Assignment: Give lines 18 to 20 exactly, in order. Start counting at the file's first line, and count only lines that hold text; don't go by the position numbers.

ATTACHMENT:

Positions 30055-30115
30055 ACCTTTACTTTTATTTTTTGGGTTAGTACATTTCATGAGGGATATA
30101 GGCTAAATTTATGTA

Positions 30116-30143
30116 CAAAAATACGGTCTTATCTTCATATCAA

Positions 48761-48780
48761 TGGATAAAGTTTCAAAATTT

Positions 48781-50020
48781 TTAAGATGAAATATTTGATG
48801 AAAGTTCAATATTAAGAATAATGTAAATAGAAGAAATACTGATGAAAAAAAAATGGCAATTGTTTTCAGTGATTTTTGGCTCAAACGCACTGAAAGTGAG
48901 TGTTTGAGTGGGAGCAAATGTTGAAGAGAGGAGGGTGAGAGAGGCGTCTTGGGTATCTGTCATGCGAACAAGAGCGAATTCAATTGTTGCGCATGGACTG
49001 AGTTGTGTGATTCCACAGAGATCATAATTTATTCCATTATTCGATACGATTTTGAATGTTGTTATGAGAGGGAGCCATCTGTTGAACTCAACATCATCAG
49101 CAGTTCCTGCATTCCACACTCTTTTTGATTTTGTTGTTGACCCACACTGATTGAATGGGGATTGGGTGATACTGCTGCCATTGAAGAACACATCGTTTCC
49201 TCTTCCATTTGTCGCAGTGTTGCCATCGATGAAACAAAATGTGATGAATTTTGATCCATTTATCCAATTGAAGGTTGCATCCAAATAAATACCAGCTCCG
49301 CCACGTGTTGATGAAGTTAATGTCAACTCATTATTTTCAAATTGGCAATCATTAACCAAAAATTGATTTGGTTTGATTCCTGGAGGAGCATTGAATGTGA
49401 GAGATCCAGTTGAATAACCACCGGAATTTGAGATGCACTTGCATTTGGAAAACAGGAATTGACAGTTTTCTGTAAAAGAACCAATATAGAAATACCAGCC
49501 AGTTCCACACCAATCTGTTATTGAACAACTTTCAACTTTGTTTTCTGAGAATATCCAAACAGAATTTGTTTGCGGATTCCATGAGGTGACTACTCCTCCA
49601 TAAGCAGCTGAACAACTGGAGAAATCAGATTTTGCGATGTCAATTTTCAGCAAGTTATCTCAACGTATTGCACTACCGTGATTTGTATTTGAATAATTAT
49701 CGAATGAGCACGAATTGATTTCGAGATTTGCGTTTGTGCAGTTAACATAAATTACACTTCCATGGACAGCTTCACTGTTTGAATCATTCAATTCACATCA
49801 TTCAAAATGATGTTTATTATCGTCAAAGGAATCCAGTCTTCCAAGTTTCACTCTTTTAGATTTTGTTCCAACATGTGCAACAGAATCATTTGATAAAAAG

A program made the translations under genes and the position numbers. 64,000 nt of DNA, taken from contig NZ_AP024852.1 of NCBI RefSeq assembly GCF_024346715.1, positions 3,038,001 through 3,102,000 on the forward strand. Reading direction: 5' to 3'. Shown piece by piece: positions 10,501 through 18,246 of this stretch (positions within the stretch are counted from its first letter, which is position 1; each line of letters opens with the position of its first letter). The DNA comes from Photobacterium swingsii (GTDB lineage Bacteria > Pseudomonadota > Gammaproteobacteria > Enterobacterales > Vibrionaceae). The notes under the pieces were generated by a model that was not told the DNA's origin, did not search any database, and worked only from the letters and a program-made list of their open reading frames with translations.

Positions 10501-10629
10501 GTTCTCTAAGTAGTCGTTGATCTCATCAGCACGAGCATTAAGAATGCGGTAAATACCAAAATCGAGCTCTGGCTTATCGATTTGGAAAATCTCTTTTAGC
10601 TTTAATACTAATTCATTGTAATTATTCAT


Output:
49601 TAAGCAGCTGAACAACTGGAGAAATCAGATTTTGCGATGTCAATTTTCAGCAAGTTATCTCAACGTATTGCACTACCGTGATTTGTATTTGAATAATTAT
49701 CGAATGAGCACGAATTGATTTCGAGATTTGCGTTTGTGCAGTTAACATAAATTACACTTCCATGGACAGCTTCACTGTTTGAATCATTCAATTCACATCA
49801 TTCAAAATGATGTTTATTATCGTCAAAGGAATCCAGTCTTCCAAGTTTCACTCTTTTAGATTTTGTTCCAACATGTGCAACAGAATCATTTGATAAAAAG